Right Now in Stuff You Should Know

Short Stuff: Honorary Degrees

Honorary degrees are not real degrees. They are marketing opportunities for universities. They make us mad, but we want one. Learn all about them in the next 12-15 minutes. 

How Trampolines Work

The world’s loved trampolines since they were invented by a pair of acrobats in Iowa in the 30s – so much so, trampolining is now an Olympic event. What people don’t love about trampolines is their propensity to cause paralysis, brain injuries and death.

SYSK Selects: How Lie Detectors Work

Instead of actually detecting lies, polygraph machines sense physiological variations, ostensibly brought on by guilt. The results are subject to interpretation, and therefore controversial. Join Josh and Chuck as they investigate the polygraph.



Do Dietary Supplements Work?

The world takes $40 billion of dietary supplements – from vitamin A to yohimbe bark – every year. Yet, the jury is still out on whether most of them work. In America, the FDA isn’t allowed to approve supplements, and no one can say what is in your pills.

Short Stuff: Nicknames

What's in a nickname? Sometimes they make sense, sometimes they don't. Let's get our shorty on and find out the deal. 

Remembering Live Aid

Live Aid was a revolutionary concert event in two countries in 1985 that spanned the world via satellite. The brainchild of musician Bob Geldof, it really did help change the world in many ways, but its direct impact on Ethiopian famine relief remains in question. Listen and learn today! 

SYSK Selects: How Does a Diving Bell Work?

About 2,400 years ago Aristotle mentions the use of diving bells, apparatuses that convey divers to the bottom of the sea -- or at least below the surface of the water -- and allows them to breathe -- at least until the air runs out. Learn about the physics of this clever and ancient invention and how it's been used to sabotage enemy boats and build the Brooklyn Bridge.

What Happens When the Government Thinks You're Dead?

It’s bad enough when the government knows you’re alive – there are taxes to pay, laws to be followed, all sorts of boring and unpleasant things. But each year, thousands of Americans find out life is far, far worse when the government thinks you are dead.

Short Stuff: The Number 23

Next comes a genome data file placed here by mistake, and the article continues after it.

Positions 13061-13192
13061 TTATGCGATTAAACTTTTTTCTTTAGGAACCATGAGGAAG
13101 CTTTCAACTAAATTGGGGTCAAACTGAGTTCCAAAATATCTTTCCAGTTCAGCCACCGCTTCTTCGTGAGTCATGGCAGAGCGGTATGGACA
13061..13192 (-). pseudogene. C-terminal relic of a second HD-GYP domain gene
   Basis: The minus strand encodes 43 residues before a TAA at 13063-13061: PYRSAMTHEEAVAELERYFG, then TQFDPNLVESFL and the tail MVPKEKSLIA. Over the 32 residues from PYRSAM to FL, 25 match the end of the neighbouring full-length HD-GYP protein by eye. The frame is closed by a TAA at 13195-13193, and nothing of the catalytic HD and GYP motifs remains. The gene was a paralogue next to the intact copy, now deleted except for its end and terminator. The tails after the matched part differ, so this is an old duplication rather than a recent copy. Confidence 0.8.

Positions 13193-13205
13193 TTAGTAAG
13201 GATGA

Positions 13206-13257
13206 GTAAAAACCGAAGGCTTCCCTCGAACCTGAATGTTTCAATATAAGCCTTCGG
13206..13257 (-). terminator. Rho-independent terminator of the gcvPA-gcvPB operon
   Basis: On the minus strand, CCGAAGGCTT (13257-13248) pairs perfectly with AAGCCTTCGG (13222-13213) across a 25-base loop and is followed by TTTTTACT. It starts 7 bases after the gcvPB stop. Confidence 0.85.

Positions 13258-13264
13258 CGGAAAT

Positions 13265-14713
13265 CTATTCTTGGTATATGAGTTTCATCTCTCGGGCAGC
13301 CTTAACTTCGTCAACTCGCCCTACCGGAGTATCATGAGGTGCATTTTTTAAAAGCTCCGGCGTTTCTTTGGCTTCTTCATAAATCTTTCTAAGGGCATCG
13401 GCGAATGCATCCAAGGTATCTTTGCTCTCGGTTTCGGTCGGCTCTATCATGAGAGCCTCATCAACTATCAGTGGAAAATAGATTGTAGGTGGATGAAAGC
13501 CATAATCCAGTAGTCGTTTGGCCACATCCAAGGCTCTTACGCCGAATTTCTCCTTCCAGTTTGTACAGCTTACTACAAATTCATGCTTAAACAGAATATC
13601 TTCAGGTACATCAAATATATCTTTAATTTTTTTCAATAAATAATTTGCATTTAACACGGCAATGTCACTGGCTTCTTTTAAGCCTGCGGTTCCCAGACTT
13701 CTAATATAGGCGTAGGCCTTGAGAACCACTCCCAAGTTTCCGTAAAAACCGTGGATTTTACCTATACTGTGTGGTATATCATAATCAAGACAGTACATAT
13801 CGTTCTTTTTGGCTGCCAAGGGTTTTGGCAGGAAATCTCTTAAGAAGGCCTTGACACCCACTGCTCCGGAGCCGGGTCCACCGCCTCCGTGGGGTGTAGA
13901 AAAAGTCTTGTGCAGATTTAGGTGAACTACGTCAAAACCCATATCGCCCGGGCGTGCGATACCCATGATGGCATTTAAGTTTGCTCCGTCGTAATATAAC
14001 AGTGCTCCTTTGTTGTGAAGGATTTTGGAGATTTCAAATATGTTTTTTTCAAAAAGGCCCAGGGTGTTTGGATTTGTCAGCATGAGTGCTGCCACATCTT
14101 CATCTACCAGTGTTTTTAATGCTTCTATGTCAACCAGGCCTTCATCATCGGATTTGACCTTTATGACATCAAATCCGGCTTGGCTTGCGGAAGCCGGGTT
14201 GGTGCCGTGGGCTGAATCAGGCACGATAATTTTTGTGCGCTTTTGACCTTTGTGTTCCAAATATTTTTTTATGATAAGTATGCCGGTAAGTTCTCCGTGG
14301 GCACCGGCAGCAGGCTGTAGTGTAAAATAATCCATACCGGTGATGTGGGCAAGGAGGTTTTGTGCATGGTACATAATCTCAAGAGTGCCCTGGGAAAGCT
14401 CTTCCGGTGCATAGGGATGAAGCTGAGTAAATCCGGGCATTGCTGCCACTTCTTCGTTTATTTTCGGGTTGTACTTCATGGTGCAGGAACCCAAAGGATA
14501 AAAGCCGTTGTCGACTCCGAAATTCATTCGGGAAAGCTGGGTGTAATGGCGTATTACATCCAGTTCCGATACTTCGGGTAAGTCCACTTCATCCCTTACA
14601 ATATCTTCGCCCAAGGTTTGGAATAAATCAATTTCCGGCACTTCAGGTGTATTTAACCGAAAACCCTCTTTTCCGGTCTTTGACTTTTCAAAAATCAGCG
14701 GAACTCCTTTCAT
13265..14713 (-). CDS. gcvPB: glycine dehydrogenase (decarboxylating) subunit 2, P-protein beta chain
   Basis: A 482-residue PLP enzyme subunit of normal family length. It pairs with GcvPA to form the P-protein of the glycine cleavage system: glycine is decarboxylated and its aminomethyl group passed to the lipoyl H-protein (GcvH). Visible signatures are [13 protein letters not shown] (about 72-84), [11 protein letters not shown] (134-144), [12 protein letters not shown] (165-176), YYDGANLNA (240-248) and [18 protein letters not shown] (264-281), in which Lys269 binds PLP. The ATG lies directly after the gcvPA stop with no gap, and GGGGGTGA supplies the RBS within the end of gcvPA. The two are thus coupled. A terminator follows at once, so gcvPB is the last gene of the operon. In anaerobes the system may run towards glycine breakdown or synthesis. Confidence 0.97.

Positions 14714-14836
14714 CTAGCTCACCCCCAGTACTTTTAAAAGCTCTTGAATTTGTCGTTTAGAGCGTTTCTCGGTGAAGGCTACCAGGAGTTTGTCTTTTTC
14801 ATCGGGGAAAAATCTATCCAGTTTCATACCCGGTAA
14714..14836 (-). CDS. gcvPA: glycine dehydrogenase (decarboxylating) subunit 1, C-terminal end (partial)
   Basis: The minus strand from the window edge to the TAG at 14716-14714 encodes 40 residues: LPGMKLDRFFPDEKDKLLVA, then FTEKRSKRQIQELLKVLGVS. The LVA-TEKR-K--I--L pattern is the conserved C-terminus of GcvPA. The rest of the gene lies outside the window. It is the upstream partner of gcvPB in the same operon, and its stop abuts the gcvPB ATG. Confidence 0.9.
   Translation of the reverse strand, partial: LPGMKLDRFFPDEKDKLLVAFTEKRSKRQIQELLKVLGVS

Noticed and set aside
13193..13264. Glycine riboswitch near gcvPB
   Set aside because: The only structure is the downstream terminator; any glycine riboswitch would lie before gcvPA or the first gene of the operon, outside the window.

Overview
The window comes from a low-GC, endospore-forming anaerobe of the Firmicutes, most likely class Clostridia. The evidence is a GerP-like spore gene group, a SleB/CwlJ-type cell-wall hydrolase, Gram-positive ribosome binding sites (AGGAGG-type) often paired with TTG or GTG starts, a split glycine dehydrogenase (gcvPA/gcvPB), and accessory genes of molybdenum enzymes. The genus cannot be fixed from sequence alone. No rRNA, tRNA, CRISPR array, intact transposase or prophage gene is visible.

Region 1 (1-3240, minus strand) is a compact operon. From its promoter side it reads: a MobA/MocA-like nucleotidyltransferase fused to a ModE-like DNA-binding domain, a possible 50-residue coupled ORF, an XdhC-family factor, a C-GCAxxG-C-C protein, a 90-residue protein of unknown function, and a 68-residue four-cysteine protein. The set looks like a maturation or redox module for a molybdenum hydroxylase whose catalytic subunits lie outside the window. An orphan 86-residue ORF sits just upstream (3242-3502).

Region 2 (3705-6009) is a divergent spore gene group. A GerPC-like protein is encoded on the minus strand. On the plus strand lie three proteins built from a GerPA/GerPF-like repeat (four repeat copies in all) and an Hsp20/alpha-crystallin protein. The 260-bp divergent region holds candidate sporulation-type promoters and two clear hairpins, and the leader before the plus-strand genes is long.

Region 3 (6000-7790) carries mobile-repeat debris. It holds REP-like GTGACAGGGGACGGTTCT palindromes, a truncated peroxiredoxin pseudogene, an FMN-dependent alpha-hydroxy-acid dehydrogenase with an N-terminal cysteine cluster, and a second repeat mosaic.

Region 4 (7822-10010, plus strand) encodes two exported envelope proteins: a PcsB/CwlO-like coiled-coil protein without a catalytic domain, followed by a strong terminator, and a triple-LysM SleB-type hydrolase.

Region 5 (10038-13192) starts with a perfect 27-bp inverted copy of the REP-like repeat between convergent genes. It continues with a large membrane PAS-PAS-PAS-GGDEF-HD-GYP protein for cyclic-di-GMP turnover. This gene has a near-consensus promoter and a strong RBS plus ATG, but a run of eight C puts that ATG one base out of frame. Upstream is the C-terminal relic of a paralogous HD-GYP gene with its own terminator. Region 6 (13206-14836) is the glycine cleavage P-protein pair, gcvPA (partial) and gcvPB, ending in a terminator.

There are people out there who believe that there’s something special about the number 23. Exactly what? Who knows. Exactly why? Because it pops up a lot. But does it? Who knows. 

Michael Dillon: Trans Pioneer

Michael Dillon was a lot of things - author, doctor, and most importantly, trans pioneer. Learn all about his story in today's episode. 

SYSK Selects: How Zero Works

Few numbers have as storied a past as zero. Even fewer have had as great an impact on our ability to understand our universe. Yet zero is a relatively recent arrival in math. Find out all about this surprisingly fascinating number with Chuck and Josh. 

What Were Human Zoos?

One of the off-putting byproducts of 19th century European colonialism were human zoos, living dioramas of people from far-away places made to be gawked at. Listen in to what the deeper meaning of humans zoos held people on both sides of the glass.

Short Stuff: Fear of Public Speaking

Speaking in public is frequently cited as people’s number one fear, even more fearful than death. Most people go through life avoiding public speaking, but it turns out that only makes things worse. The best medicine? Public speaking.

Is birth order important?

There have been a lot of studies over the years regarding birth order. Some conclude that it's a big deal, while others more or less discount its importance. Learn all about it today.

SYSK Selects: How Marijuana Works

For millennia people used marijuana for fun and medicine. Not until the 20th century that was it vilified, unfairly say many. Weed has done lots of good things, from alleviating cancer symptoms to unlocking secrets of the brain. Learn all about pot here.

How the Hoover Dam Works, Part II

And now for something completely different. Just kidding – tune in to hear the thrilling conclusion of America’s most amazing public works project in the 20th century.

Short Stuff: Emu Wars

Did Australians really wage war on a group of emus? YES. Learn all about it in today's short stuff. 

How the Hoover Dam Works, Part I

It’s one of America’s biggest accomplishments in the 20th century, a slab of concrete holding back one of the country’s most finicky rivers, providing water and electricity to a swath of majors cities that otherwise couldn’t exist.

SYSK Selects: How Yo-Yos Work

You may have played with a yo-yo before -- perhaps you've even walked the dog -- but do you know about the physics behind what makes a yo-yo sleep and wake up? Learn all about inertia, angular momentum and the history of the yo-yo in this episode of SYSK.

How the Electric Chair Works

The electric chair is an all-American invention. It spread almost nowhere else in the world as a capital punishment but worked overtime in the States. Despite the terrible sights and sounds an electrocution produces, it was created out of humaneness.